Short Sale Before or After Bankruptcy

05/14/2014 12:28 PM (CST)

bankruptcy short saleMost homeowners tend to think of a short sale and bankruptcy as mutually exclusive. Both are regarded as some form of the last resort. Oftentimes, homeowners think of a short sale and bankruptcy as a tough choice. If they are in truly tough spot financially with sky-high debt and no job prospect, they will probably consider bankruptcy to be a better option.

If a homeowner sees a chance of their property value rebounding and their debt is somewhat under control, they will probably want to save their house. They’d attempt to do a loan modification first; in case it fails, they will go with a short sale.

Short-sellers, no longer attached to their house, will move on with their live. Most will at least try reining in their debt, looking for employment, etc.

Consumers with a recent bankruptcy on their record tend to be more pessimistic. At the same time, they share disconnect from their previous home and wish to move on with short-sellers.

Some of them are also pretty successful in rebuilding their credit and may attempt joining “boomerang buyers.” However, more and more consumers run into the same problem: their old house is preventing them from moving on.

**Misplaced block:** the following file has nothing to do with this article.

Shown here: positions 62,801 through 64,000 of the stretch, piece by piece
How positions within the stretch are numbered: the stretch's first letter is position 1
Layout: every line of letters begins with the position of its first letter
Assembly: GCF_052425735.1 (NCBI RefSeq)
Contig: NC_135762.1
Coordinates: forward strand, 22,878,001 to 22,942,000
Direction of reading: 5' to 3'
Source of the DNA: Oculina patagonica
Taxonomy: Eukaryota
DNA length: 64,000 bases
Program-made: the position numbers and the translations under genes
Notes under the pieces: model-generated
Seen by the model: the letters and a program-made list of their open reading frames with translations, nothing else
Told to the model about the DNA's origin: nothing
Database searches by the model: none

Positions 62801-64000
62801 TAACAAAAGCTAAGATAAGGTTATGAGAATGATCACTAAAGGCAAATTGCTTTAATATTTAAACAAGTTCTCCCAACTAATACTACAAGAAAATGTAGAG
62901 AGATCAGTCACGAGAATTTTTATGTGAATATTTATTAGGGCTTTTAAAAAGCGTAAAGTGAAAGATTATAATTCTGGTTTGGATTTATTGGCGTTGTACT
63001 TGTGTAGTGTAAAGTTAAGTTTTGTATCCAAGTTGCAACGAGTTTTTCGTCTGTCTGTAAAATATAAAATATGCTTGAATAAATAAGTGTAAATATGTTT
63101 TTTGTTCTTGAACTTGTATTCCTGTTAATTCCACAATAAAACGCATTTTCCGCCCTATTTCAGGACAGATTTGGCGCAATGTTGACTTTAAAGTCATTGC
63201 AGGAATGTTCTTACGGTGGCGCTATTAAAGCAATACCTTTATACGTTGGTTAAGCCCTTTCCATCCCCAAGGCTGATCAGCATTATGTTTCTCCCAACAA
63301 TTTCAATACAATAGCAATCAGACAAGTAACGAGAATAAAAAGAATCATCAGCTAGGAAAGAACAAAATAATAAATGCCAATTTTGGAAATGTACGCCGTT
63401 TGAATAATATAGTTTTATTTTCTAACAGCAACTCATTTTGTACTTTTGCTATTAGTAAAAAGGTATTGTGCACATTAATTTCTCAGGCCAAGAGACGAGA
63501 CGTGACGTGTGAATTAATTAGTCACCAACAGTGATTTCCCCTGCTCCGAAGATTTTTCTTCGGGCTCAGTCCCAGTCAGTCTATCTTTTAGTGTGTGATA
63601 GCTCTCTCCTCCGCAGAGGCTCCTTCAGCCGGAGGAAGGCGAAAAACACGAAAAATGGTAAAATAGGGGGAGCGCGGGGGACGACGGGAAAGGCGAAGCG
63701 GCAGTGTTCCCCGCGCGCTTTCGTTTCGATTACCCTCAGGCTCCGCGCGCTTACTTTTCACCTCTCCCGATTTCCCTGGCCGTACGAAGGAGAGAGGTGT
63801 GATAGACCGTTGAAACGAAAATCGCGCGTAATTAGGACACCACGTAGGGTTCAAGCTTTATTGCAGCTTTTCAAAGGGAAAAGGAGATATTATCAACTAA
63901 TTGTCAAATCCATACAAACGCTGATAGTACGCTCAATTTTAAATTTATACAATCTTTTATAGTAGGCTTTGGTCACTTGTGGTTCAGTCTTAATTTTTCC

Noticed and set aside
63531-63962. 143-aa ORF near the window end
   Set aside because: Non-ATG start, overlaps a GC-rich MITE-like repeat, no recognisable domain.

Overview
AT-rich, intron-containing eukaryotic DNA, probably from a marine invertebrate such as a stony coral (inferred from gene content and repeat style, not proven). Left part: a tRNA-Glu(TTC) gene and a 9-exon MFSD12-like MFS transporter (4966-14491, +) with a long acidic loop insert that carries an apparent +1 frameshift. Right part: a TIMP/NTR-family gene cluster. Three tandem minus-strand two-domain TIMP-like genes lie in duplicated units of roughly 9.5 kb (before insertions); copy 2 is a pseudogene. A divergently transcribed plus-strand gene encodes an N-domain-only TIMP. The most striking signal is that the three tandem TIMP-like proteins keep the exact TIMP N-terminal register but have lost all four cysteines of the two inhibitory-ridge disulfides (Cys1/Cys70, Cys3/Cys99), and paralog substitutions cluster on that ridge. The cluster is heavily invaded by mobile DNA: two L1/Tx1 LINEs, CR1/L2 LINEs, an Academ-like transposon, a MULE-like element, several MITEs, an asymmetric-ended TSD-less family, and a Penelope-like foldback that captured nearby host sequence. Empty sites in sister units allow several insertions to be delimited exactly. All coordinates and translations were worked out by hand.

The problem is that the bank has never foreclosed on the property that they let go. They're relieved financially, because the bankruptcy incorporated the mortgage, but they're still on title to the property.

Worse, there is little that the homeowners can do about it. It's up to the banks.

According to Jim Cardinal, Syracuse Securities Mortgage Specialist, banks are not mandated to foreclose. It's an option they have inside the clause of the mortgage. A lot of these banks have so many foreclosures; they're walking away as well. So it puts these properties in limbo, and these clients in limbo as well.

Furthermore, there's nothing on the credit report to indicate that the property was taken over at this date and it's difficult to find. So going through the county records is a way to find out if the property is actually transferred or staying in contact with the bank that is supposed to be foreclosing on it.

Bankruptcy and short sales are not mutually exclusive. If you’re considering bankruptcy, youshould talk to a qualified attorney and an experienced short sale specialists before you weigh all your options.